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Image credit: Kaushik Jayaram/Harvard SEAS

Harvard shrank its insect-inspired microrobot to the size of a penny

HAMR-JR is one of the smallest and fastest microrobots to date.
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Harvard's HAMR-JR microrobot
Kaushik Jayaram/Harvard SEAS

Harvard researchers have made the tiny Harvard Ambulatory Microrobot (HAMR) even tinier. The next-gen, cockroach-inspired robot is about the size of a penny, and it can run at speeds of 13.9 body lengths per second. That makes it one of the smallest and fastest microrobots to date. The team also believes it’s the most dexterous robot of its size. 

Dubbed HAMR-JR, the robot is a half-scale version of its predecessor, which researchers taught to swim and walk underwater. The team built HAMR-JR, in part, to test whether the origami-inspired manufacturing process used to build HAMR and other microbots, like RoboBee, could be used to build robots at multiple scales -- from tiny bots like HAMR-JR to large, industrial robots. They found that they were able to keep the design just as complex, even at the micro-scale.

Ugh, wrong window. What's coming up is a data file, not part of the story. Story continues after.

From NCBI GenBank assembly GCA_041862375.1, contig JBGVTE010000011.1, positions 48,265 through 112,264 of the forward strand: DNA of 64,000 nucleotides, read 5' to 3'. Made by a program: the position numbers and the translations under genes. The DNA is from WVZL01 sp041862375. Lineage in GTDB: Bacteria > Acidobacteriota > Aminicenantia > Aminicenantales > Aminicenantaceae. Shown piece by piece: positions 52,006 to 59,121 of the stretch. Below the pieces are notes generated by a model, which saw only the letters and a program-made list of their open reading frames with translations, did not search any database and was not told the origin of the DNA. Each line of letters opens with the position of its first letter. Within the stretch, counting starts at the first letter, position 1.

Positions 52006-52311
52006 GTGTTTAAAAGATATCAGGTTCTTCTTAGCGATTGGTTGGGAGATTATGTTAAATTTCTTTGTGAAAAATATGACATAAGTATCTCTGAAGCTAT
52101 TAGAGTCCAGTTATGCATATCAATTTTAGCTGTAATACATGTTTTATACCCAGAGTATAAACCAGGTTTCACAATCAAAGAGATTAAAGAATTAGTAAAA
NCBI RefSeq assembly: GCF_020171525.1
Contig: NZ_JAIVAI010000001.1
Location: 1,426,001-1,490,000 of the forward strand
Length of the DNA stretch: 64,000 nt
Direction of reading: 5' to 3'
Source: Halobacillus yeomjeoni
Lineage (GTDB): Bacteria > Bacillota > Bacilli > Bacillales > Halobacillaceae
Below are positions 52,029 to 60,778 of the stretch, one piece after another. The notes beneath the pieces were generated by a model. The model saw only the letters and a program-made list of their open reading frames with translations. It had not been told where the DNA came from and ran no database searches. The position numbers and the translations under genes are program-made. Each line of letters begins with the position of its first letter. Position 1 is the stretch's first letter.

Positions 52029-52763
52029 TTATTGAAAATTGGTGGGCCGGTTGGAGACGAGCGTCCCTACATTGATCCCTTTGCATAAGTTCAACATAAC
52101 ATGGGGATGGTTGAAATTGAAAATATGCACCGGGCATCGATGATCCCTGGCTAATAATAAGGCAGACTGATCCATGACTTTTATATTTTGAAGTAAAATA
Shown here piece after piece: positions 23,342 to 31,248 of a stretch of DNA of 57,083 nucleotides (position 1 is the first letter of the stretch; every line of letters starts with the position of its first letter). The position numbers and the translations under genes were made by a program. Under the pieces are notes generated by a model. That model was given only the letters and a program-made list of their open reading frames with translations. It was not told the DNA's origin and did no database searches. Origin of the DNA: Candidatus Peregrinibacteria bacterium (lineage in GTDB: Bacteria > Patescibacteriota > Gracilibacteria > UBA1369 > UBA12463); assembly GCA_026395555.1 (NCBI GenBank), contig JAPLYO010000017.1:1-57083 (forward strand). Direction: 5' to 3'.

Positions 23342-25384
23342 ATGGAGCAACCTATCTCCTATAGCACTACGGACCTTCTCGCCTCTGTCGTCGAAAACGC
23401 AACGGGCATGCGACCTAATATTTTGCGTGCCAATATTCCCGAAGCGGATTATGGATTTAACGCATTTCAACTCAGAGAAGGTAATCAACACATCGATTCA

Harvard's HAMR-JR microrobot
Kaushik Jayaram/Harvard SEAS

“The wonderful part about this exercise is that we did not have to change anything about the previous design,” said Kaushik Jayaram, first author of the paper on HAMR-JR. “We proved that this process can be applied to basically any device at a variety of sizes.”

The researchers also wanted to see how shrinking a bot would impact its running speed and other abilities. They shrank the four-legged HAMR-JR to just 2.25 centimeters in body length -- it weighs in at about 0.3 grams. The team mimicked the movement of similarly-scaled insects, so HAMR-JR is able to trot, jump, bound and pronk. It can turn left and right, and it can trot backwards.

“Most robots at this scale are pretty simple and only demonstrate basic mobility,” Jayaram said. “We have shown that you don’t have to compromise dexterity or control for size.”

Jayaram and co-authors Samantha Castellanos, E. Farrell Helbling and Jennifer Shum presented their findings at the International Conference on Robotics Automation this week, where teams from MIT also presented work on improving soft robots’ spatial awareness and ability to grasp delicate objects.

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